The understanding of the FHT on Health Education

The interviewed professionals understand Health Education as the transmission of content, exchange of information, instruction, guidance of understanding, orientation, explanation, teaching and disease prevention. According to observations carried out with the FHTs and the participants' report, these actions are focused on disease prevention; the themes addressed by teams were defined by life cycle or pathologies, while only two of them were about prenatal care and one about oral health.

I view health education as instruction you pass through professionals (Physician 1).

I think that we are interacting, the professional and the client, we exchange information, then he comes and you can see if he is understanding that, 'cause we pass a lot of information, but don't know if the person is being educated in relation to health (Nurse 1).

We have to pass on what is the best for people, to know how to talk, we have to orient, say everything really well so they do their hygiene, and follow their treatment (nursing auxiliary 1).

Health education is to make them understand and prevent diseases (ACS 1.2).

It is a work mainly directed to needy communities, it is a work that you have to do in schools, in the community, in the family, so that their health is good (Nurse 4).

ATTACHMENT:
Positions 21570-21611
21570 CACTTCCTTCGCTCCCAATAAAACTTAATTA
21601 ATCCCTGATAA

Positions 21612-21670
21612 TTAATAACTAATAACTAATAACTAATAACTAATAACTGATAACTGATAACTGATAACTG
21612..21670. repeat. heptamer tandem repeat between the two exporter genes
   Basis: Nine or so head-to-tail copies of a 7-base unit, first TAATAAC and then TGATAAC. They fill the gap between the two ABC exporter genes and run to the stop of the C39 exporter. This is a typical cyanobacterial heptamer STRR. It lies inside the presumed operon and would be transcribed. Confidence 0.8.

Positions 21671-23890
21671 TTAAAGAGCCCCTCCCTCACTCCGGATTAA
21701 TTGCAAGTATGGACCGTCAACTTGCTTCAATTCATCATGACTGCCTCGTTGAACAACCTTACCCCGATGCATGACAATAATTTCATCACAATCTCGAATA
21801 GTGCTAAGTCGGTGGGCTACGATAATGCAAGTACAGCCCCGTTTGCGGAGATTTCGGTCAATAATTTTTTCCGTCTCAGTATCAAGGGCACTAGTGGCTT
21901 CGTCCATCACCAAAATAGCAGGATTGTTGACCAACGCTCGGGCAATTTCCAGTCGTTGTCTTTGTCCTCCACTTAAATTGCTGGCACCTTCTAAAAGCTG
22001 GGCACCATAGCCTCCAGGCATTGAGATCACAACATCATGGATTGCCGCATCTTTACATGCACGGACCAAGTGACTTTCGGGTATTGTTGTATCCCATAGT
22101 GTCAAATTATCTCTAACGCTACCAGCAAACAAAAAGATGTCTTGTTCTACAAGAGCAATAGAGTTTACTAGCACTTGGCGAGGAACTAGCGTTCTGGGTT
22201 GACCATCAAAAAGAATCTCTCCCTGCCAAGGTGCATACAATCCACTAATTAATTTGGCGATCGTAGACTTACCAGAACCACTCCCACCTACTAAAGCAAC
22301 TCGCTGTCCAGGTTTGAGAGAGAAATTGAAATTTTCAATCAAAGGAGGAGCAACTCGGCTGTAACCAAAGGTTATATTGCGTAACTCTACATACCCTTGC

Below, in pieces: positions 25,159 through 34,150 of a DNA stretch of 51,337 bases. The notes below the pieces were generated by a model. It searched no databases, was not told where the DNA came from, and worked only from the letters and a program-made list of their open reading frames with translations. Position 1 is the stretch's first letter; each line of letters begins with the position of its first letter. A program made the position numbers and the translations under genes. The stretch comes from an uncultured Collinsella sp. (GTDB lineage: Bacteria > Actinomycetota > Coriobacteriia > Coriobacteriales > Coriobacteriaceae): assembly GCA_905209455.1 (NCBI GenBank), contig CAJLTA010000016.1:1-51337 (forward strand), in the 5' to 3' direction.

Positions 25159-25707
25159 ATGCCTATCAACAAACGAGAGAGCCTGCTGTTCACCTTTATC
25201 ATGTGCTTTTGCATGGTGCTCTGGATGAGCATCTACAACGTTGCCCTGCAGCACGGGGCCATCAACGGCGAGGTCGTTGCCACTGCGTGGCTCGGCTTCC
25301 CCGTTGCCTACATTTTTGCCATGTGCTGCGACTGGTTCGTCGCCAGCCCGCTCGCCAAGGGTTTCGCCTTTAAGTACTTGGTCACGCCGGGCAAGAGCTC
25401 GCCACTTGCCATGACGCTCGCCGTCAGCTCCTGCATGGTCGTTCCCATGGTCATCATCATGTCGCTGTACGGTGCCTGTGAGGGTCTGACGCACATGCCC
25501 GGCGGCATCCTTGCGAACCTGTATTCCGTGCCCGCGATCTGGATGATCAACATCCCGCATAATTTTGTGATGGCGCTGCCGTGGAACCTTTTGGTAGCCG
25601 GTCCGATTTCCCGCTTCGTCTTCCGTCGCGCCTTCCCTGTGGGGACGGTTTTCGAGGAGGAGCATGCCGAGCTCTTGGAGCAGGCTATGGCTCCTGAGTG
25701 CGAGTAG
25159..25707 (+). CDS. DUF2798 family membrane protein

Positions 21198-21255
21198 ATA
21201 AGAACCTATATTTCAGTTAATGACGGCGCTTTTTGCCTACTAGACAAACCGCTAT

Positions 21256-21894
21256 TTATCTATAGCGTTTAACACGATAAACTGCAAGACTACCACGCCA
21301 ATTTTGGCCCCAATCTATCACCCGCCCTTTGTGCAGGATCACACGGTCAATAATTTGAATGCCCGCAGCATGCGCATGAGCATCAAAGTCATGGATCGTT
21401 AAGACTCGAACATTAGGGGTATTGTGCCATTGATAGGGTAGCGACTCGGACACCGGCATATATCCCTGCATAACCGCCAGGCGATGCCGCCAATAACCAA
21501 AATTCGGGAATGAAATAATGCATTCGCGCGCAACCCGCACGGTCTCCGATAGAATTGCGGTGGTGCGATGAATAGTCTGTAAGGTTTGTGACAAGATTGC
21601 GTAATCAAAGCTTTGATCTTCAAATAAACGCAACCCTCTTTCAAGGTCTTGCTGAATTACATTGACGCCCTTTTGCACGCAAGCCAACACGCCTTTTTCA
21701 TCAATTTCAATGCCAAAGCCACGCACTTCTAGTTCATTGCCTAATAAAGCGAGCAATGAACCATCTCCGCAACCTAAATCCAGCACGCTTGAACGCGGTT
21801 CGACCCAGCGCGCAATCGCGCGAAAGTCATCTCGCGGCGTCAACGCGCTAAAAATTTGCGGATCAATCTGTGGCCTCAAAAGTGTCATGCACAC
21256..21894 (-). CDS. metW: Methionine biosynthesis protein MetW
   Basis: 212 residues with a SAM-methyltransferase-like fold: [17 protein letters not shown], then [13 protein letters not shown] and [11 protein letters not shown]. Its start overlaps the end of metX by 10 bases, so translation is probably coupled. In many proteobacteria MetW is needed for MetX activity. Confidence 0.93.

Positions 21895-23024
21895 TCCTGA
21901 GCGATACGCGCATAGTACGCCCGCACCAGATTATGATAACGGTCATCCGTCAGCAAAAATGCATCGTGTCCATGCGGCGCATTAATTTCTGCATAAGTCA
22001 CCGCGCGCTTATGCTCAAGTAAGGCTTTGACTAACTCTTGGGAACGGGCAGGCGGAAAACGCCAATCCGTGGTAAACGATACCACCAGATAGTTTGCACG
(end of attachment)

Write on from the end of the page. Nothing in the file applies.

The perception of the FHT about Health Education is focused on disease prevention. The predominance of themes in the area of biological determinants of disease is observed in educative encounters.

FHT and its practice in other scenarios

The use of resources existent in the community for the development of educative actions is valued by the FHT. This attitude is in agreement with integral and intersectoral principles and, thus, strengthens the Single Health System. It is evident when the team reports the search for partnerships with schools and daycare units in the community as well as other institutions in the city for the development of educative activities with clients.

We have groups of hypertensive patients, pregnant women, we also have a school group; we're always working with the school and here at the daycare with a group of mothers (Nurse 1).

We also work at the school, whenever I ask for a room and request the students' presence to give a talk, they always provide one (ACS 3.1).

When we plan an activity we call people from the FNS (National Health Foundation) and they give talks, teach how to prepare multimix food (ACS 5.2).

Using the potential of communities is an important strategy in the educative process. The FHT should value groups already existent in the community, regardless of their nature. The authors had the opportunity to find a group organized for more than ten years in one of the assigned areas in the community. This group was composed of women and worked with music and regional dance. The authors observed the involvement of the group participants with all components of the team, including their participation in the educative program through the presentation of a song, composed by the group itself, which was focused on dengue.

Clients' participation